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Open AccessArticle

Analysis of Cannabinoid-Containing Fluids in Illicit Vaping Cartridges Recovered from Pulmonary Injury Patients: Identification of Vitamin E Acetate as a Major Diluent

Laboratory of Organic Analytical Chemistry, Wadsworth Center, New York State Department of Health, Albany, NY 12201, USA
Department of Environmental Health Sciences, School of Public Health, University at Albany, State University of New York, Rensselaer, NY 12144, USA
Laboratory of Molecular Diagnostics, Wadsworth Center, New York State Department of Health, Albany, NY 12201, USA
Center for Environmental Health, New York State Department of Health, Albany, NY 12201, USA
Albany Medical Center, Department of Pediatrics, Albany, NY 12208, USA
Author to whom correspondence should be addressed.
Received: 3 December 2019 / Revised: 15 December 2019 / Accepted: 17 December 2019 / Published: 24 January 2020
(This article belongs to the Special Issue Current Knowledge of E-cigarettes and Heated Tobacco Products)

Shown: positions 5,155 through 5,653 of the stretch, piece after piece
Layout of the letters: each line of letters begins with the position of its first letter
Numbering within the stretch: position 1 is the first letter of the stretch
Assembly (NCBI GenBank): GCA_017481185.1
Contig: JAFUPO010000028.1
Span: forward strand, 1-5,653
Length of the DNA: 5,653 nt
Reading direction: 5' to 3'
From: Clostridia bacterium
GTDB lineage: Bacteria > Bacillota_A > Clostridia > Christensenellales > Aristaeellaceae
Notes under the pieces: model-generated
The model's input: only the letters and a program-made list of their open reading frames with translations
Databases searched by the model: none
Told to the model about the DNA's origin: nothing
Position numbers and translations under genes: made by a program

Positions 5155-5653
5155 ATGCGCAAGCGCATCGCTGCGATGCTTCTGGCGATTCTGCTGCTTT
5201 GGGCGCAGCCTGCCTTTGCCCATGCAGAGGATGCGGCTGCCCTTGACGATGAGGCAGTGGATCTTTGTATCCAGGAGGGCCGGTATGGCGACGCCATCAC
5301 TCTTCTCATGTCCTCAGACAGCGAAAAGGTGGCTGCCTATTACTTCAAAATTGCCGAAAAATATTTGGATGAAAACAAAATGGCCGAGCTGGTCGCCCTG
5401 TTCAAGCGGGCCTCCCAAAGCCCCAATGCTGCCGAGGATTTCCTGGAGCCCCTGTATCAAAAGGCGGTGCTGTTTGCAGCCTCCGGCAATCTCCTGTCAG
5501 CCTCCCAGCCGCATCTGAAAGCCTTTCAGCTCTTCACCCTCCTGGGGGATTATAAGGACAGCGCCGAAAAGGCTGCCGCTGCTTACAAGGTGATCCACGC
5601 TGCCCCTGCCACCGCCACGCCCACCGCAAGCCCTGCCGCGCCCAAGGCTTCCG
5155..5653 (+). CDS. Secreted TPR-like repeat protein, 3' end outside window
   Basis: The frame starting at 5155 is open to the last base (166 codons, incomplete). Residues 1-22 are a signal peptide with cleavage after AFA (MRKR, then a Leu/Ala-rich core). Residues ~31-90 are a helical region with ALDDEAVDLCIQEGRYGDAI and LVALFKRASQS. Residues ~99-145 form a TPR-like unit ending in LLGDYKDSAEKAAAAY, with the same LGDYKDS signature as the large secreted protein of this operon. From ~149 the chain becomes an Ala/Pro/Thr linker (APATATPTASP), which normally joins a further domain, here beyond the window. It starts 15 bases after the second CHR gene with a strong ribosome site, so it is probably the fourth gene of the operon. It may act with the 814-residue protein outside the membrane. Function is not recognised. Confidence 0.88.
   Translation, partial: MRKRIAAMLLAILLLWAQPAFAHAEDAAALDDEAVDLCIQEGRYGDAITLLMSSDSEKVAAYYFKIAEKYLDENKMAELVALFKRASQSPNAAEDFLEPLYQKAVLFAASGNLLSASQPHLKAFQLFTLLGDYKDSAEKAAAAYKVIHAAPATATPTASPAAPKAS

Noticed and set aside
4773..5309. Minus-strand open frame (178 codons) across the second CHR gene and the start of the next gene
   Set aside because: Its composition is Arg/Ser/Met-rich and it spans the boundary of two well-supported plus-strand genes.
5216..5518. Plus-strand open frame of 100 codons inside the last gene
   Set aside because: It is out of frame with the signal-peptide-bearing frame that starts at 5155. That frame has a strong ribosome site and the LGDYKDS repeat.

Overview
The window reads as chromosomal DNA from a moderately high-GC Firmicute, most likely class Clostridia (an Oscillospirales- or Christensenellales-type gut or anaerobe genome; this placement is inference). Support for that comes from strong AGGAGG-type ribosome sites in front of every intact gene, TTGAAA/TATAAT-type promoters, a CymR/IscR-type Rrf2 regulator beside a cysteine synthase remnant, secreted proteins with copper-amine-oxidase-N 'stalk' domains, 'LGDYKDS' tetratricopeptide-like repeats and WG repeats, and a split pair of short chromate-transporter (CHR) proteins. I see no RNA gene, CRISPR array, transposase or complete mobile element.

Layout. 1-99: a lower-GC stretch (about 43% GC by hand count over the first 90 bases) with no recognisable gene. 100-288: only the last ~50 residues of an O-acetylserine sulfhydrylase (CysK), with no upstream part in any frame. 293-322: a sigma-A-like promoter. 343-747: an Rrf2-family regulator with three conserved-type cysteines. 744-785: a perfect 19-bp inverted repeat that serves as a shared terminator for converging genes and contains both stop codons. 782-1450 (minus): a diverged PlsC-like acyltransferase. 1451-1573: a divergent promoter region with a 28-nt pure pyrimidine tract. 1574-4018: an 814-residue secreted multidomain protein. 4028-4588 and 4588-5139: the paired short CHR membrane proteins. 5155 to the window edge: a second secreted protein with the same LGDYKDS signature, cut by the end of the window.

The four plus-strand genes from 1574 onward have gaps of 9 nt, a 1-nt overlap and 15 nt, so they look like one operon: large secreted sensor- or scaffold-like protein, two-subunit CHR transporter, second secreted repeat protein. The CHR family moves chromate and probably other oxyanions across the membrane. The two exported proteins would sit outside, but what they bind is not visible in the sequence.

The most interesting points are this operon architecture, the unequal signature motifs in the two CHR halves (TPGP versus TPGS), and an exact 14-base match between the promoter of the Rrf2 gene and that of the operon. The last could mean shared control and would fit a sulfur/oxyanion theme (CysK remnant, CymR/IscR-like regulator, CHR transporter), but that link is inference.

Beginning in June of 2019, there was a marked increase in reported cases of serious pulmonary injury associated with vaping. The condition, referred to as e-cigarette or vaping product use-associated lung injury (EVALI), does not appear to involve an infectious agent; rather, a chemical adulterant or contaminant in vaping fluids is suspected. In August of 2019, the Wadsworth Center began receiving vaporizer cartridges recovered from patients with EVALI for analysis. Having no a priori information of what might be in the cartridges, we employed untargeted analyses using gas chromatography-mass spectrometry and high-resolution mass spectrometry to identify components of concern. Additionally, we employed targeted analyses used for New York medical marijuana products. Here, we report on the analyses of 38 samples from the first 10 New York cases of EVALI for which we obtained cartridges. The illicit fluids had relatively low cannabinoid content, sometimes with unusual Δ9-/Δ8-tetrahydrocannabinol ratios, sometimes containing pesticides and many containing diluents. A notable diluent was α-tocopheryl acetate (vitamin E acetate; VEA), which was found in 64% of the cannabinoid-containing fluids. To investigate potential sources of the VEA, we analyzed six commercial cannabis-oil diluents/thickeners. Three were found to be >95% VEA, two were found to be primarily squalane, and one was primarily α-bisabolol. The cause(s) of EVALI is unknown. VEA and squalane are components of some personal care products; however, there is growing concern that vaping large amounts of these compounds is not safe.